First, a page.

>That man seems to live really and to be happy in his mind, who is, involved in a great task, looking for the glory of excellent behaviour or of perfect performance < Gaius Sallustius Cripius 86 - 34 BC

The patient in the sick-room at the Niguarda Hospital of Milano looks like only being asleep. Both on the left and the right side of his bed such candles are burning, being known from the Vatican. In Italy, maybe the most Catholic of all countries, this means the end of all hopes in this world. Ronnie Peterson had survived the burning hell of the starting lap of Monza 1978, but not not the following operation of his legs.

Chlorine gas is a bestial substance. In World War I it had been used as a warfare agent and it also produced by carbon fibre, polyester and petrol sharing a common fire. Only one deep breath of it can kill a man immidiately, otherwise it enters the blood circulation very quickly to destroy the kidneys even after decades. Niki Lauda had to experience that fact at the Nuerburgring in 1976.

In contrast to Lauda two years before, Peterson kept his helmet on and also the Life Support System, bringing oxigen into the driver`s helmet in the case of the car catching fire, was allright. But they had not to take him to an operation under general anaesthetic that night being the only way to bring the gas to itīs fatal effect, that alone would not have been concentrated enough for doing so. The surgeons at the Niguarda Hospital must have known that fact, because it is standard medical knowledge since the beginning of World War II. In Monza of those days the medical treatment of crashed drivers was not taken too serious. The ambulance, that had taken Jochen Rindt to the same hospital eight years ago, had run out of fuel on itīs way, because itīs driver had forgotten to enter a filling station before starting his work. But in contrast to Rindt, whom only God had been able to save, Peterson had a 96 per cent chance to survive, because the risk to die of such injuries was only 4 per cent.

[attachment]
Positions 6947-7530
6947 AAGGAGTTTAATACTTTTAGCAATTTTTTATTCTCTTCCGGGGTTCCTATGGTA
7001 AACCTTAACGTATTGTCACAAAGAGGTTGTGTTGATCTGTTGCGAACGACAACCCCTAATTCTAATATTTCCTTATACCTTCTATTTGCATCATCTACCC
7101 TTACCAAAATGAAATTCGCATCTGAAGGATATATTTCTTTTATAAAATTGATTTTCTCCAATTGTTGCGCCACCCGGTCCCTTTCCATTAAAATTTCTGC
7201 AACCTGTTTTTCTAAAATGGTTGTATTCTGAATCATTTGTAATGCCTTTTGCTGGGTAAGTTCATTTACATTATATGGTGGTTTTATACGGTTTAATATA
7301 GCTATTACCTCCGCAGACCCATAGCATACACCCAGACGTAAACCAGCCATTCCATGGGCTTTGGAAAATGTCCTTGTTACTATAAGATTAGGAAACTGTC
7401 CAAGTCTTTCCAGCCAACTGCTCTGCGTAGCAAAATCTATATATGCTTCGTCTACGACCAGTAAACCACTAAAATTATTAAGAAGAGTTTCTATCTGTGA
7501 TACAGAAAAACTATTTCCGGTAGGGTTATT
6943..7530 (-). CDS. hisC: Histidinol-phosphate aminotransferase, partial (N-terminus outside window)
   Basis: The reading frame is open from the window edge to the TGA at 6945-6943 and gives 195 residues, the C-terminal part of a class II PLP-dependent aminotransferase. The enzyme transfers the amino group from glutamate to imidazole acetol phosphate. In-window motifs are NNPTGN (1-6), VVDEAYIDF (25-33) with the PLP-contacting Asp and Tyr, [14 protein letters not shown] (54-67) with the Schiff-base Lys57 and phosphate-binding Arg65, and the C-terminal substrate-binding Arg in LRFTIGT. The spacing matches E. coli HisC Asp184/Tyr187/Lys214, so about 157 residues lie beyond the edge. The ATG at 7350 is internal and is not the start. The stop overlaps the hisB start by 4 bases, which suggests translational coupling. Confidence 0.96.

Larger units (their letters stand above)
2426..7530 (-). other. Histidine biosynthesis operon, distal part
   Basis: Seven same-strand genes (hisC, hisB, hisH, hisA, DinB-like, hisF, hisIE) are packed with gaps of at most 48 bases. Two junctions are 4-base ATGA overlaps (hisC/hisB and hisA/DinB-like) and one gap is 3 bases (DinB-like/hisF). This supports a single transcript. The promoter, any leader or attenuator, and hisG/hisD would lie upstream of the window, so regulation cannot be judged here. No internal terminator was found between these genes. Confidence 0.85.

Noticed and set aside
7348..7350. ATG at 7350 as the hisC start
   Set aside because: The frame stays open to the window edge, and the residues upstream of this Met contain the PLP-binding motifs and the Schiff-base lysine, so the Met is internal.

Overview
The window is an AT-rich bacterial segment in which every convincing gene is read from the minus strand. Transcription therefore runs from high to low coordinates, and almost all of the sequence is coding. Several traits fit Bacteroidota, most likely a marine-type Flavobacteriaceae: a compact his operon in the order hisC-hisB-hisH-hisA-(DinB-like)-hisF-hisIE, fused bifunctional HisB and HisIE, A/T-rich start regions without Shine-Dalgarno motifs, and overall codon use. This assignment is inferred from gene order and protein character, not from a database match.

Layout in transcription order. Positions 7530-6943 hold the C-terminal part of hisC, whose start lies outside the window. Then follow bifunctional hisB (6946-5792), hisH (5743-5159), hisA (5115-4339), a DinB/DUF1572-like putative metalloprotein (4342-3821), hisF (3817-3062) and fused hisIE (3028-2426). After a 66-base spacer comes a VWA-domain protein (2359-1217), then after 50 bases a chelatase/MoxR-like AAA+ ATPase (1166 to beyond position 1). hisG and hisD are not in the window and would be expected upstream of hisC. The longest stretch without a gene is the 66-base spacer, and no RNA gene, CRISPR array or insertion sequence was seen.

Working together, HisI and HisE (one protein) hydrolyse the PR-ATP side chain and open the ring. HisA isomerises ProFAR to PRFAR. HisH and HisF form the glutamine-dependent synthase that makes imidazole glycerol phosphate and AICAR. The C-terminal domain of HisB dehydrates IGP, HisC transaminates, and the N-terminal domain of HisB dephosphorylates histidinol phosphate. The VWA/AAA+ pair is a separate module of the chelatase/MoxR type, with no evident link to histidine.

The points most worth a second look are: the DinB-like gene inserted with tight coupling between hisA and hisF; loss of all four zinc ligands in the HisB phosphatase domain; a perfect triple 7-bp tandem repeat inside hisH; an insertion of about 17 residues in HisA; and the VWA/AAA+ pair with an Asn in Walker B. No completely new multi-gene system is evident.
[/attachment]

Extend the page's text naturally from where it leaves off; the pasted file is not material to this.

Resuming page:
In spring 1978 Professor Sid Watkins had begun to establish a standardized rescue service for Grand Prix Racing. At the beginning the battle against incompetence, sloppiness and national egoism of the local medical profession had been much more intensive than that against the dangers of the sport. It were the Carabinieri, by the way being no policemen, but soldiers, who prevented Professor Watkins from entering Petersonīs place of accident by the threat of using rubber truncheons and bloodhounds. As it was shown later by the X-rays, the Swede suffered under total 27 fractures of both his legs. In spite of these injuries, he was put onto the asphalt surface, not far away from his wreck, then he was dragged around on a stretcher for hundreds of metres, before the ambulance came. Later the hospital became a lunatic asylum, television and radio stations were reporting live from the operation theatre and on the floor there were so much cigarette ends like otherwise in a beer tent. The end of Ronnie Peterson was the public execution of an innocent.